I should disclose a personal interest in this. You see, I don’t believe Probability & Stats (and therefore Big Data) is the panacea for how we measure and interpret data — especially the subjective, qualitative, organic data of human expression.So I coded a simple little dice game to test and prove my little hypothesis against Probability using its own assumption basis.Suppose we have 3 dice which we roll. They are independent of each other; the outcome of one has no effect on the others.We ask 100 ordinary people which of these outcomes looks the most probable:(A.) 1, 1, 1.(B.) 1, 2, 3.(C.) 3, 1, 2.The results of my poll showed that over 90% of people voted for (C.) 3, 1, 2.Yet Probability says that all three outcomes are equally probable. It’s 1/6 x 1/6 x 1/6.This in itself is the basis of a hypothesis that something (another form of maths? another language?) PRECEDES probability and logic in the way we think.That has implications for current models of our brain, our thinking, our intelligence and the simulated versions of those in the entities known as Artificial Intelligence and Machine Learning which runs Big Data.It gets too easily forgotten that Probability was invented to deal with the limited events of an inorganic object (dice) played between two organic entities, Blaise Pascal and Pierre de Fermat.There will be a form of maths yet which accords with Relativity Theory (no 0 or 1 outcome per Probability but simultaneous 0 and 1) as applicable to organic matter such as language and human emotions.Now………investors with the intelligence and operational chops to go source the person(s) who can code and develop a system based on that idea and support them all the way……….Would change the world.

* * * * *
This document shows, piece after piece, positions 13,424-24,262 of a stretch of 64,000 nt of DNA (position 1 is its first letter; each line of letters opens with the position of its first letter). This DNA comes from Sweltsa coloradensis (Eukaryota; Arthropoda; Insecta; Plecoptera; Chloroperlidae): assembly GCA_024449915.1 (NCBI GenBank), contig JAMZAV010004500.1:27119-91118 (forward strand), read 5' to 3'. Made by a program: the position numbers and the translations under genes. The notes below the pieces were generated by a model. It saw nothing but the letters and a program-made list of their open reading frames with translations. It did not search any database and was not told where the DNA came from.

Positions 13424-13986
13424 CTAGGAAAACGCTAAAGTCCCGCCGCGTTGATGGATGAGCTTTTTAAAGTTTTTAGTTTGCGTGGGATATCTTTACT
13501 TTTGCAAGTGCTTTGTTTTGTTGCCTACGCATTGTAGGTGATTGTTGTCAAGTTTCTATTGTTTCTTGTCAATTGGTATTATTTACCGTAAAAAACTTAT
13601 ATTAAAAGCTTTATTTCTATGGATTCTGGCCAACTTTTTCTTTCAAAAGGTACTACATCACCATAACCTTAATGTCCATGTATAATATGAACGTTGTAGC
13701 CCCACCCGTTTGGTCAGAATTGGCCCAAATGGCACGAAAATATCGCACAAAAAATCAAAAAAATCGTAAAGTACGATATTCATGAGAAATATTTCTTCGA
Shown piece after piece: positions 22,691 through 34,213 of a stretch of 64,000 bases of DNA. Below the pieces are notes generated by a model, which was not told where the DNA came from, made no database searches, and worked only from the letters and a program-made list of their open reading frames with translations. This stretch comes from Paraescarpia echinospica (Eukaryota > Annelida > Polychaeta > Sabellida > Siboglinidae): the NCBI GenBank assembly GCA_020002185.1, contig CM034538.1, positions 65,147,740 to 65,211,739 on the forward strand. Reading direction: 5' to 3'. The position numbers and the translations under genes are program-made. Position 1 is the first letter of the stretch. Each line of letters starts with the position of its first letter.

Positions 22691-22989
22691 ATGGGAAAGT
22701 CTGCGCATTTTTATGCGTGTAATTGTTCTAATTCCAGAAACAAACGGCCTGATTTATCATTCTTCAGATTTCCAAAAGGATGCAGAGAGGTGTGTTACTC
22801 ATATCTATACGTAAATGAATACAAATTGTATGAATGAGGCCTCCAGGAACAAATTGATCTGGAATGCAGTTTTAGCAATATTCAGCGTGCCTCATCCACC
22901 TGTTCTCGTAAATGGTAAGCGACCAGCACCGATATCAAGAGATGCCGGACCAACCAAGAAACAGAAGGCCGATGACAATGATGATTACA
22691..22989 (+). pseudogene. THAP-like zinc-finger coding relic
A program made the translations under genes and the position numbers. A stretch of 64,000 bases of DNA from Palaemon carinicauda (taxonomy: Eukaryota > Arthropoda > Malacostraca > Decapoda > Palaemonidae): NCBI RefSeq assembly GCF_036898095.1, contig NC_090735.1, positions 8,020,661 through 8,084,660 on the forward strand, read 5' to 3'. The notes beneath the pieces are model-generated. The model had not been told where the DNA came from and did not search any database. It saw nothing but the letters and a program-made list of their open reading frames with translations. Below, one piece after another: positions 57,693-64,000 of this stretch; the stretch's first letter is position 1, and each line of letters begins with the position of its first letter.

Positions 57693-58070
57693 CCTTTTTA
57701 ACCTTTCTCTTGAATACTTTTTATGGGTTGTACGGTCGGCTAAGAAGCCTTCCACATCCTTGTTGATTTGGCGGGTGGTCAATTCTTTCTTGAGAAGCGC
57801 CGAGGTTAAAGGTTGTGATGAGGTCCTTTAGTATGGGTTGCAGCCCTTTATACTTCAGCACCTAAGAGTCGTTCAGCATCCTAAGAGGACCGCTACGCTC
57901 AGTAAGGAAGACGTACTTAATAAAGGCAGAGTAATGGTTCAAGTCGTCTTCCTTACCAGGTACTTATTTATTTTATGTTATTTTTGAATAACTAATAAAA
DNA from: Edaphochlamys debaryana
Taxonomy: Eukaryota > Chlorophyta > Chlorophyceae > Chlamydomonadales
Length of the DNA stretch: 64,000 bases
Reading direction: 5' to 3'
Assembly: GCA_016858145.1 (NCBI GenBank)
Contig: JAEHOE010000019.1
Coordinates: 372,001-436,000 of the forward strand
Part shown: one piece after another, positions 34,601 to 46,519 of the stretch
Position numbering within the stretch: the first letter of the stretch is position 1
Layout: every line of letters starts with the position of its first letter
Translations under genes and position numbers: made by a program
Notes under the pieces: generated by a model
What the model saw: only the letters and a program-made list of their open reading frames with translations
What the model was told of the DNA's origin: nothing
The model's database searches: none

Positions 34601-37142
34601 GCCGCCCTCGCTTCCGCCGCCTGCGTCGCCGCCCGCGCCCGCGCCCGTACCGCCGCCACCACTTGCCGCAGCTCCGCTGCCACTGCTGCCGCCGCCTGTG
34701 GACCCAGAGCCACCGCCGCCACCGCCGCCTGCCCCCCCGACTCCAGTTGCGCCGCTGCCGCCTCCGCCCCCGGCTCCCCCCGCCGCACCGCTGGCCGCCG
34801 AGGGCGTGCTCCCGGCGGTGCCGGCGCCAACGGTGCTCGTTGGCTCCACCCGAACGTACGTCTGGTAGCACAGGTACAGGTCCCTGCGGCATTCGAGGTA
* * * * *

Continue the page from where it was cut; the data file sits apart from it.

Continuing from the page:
> I should disclose a personal interest in this.You see, I don’t believe Probability & Stats is thepanacea for how we measure and interpret data —especially the subjective, qualitative, organic dataof human expressionOn “Panacea” you are correct; probability andstatistics are not a panacea for “… humanexpression”.But, still, for an accurate description of “…human expression”, probability and statistics remaincrucial tools. But a big issue is how these toolsare to be applied.A good first step is to take the usual, earlyteaching of these tools and to lower in importancemost of the actual math that is taught explicitlyand to totally get rid of a lot of the non-math thatis taught by example, suggestion, hint, etc.With the desk thusly largely cleared, we get tostart over. A good place is to roll back to A.Kolmogorov’s 1933 paperA. N. Kolmogorov, ‘Foundations of the Theory ofProbability, Second English Edition’, ChelseaPublishing Company, New York, 1956. Englishtranslation of the original German “Grundbegriffeder Wahrscheinlichkeitrechnung”, ‘Ergebnisse DerMathematik’, 1933.Don’t really have to read the original and, instead,can do well reading ‘graduate texts on probability’from the usual suspects, M. Loeve, J. Neveu, L.Breiman, K. Chung, etc. These texts are all basedon measure theory and presume a good background inpure math from an undergraduate degree and most of aMaster’s degree. In particular want quite a lot offacility with set theory, ‘real analysis’, andfunctional analysis.Next to no one in US ‘information technology’ orInternet entrepreneurship has this background or hasseen such work done. Actually, a course in graduateprobability is not popular in US pure math, and inthe other STEM fields the fairly high pure mathprerequisites make graduate probability remainunpopular. For whatever reasons, such probabilityis more popular in France and Russia.Central there is the idea of a ‘random variable’.The first thing to do is to set aside all common andintuitive ideas of ‘random’. Instead, go out andget a number, from nearly anything. Then, presto,can consider that number as the value of a randomvariable. If the number was from something’deterministic’, then, still, just fine. Inparticular, a deterministic process, say, the pathof a haseball, is still a Markov process.So, in practice, collect a lot of data. Now havevalues of a lot of random variables; each numbercollected is the value of one real valued randomvariable.Can also have random variables that take values notin the real numbers but also in nearly anything –complex numbers, discrete sets, etc.Measurements on what people do easily qualify asrandom variables.Can manipulate random variables with high generalityand get new random variables.Conceiving of some measurements that do not qualityas random variables takes some cleverness, e.g., theaxiom of choice.A lot is known about such random variables; some ofthe best that is known is amazing beyond belief, andwithout some solid mathematical proof nearly no onewould believe much of what is known.With some justified mathematical assumptions from areal problem, some of what is known about randomvariables, and some good manipulations of randomvariables, can get some good new information, e.g.,on what people do. People can’t escape the power ofKolmogorov’s random variables.Some parts of some of the intuitive view of ‘random’can reenter the picture but only if are careful.> The results of my poll showed that over 90% ofpeople voted for (C.) 3, 1, 2.Of course. People with their intuition commonly getthings wrong, and that fact is neither new nor deep.If you want to understand how human intuition works,good luck. Similarly for human intelligence. Fromall I can tell, so far we have next to no idea howhuman intelligence works. No, a lot of sales hypeaside, the human brain does not work like an old ornew IBM computer, even if IBM puts $2 billion and5000 people on such a project.> This in itself is the basis of a hypothesis thatsomething (another form of maths? another language?)PRECEDES probability and logic in the way we think.There’s not just one way humans “think”. Mightguess that humans have a lot of intuition. But itdid appear that with Galileo, Kepler, Newton, etc.there was a lot of impatience with the lack ofaccuracy from human ‘intuition’ and also a desirefor something more solid. So, we got mathematics,physical science, engineering, technology — STEM,etc. An example is what Kolmogorov did. Likelymostly in his life he was as intuitive, emotional,etc. as the next man, but with the methodology ofmathematics he was able to invent some tools thatcan be more powerful than intuition — so didNewton, Fourier, von Neumann, etc.Yes, the STEM fields are inventions of humanintelligence so that in some sense that intelligence”preceded” the STEM fields, but we can’t, thus,conclude that such intelligence is ‘primary’, more’fundamental’, more ‘powerful’, or beyondexplanation from the STEM fields.> That has implications for current models of ourbrain, our thinking, our intelligence and thesimulated versions of those in the entities known asArtificial Intelligence.I see no immediate “implications” if only becauseunderstanding “our thinking …”, that is, how itworks, in much detail is so far beyond us.Still, in some cases, with good work in mathematics,etc., we can make progress on getting good estimatesfor what humans will do.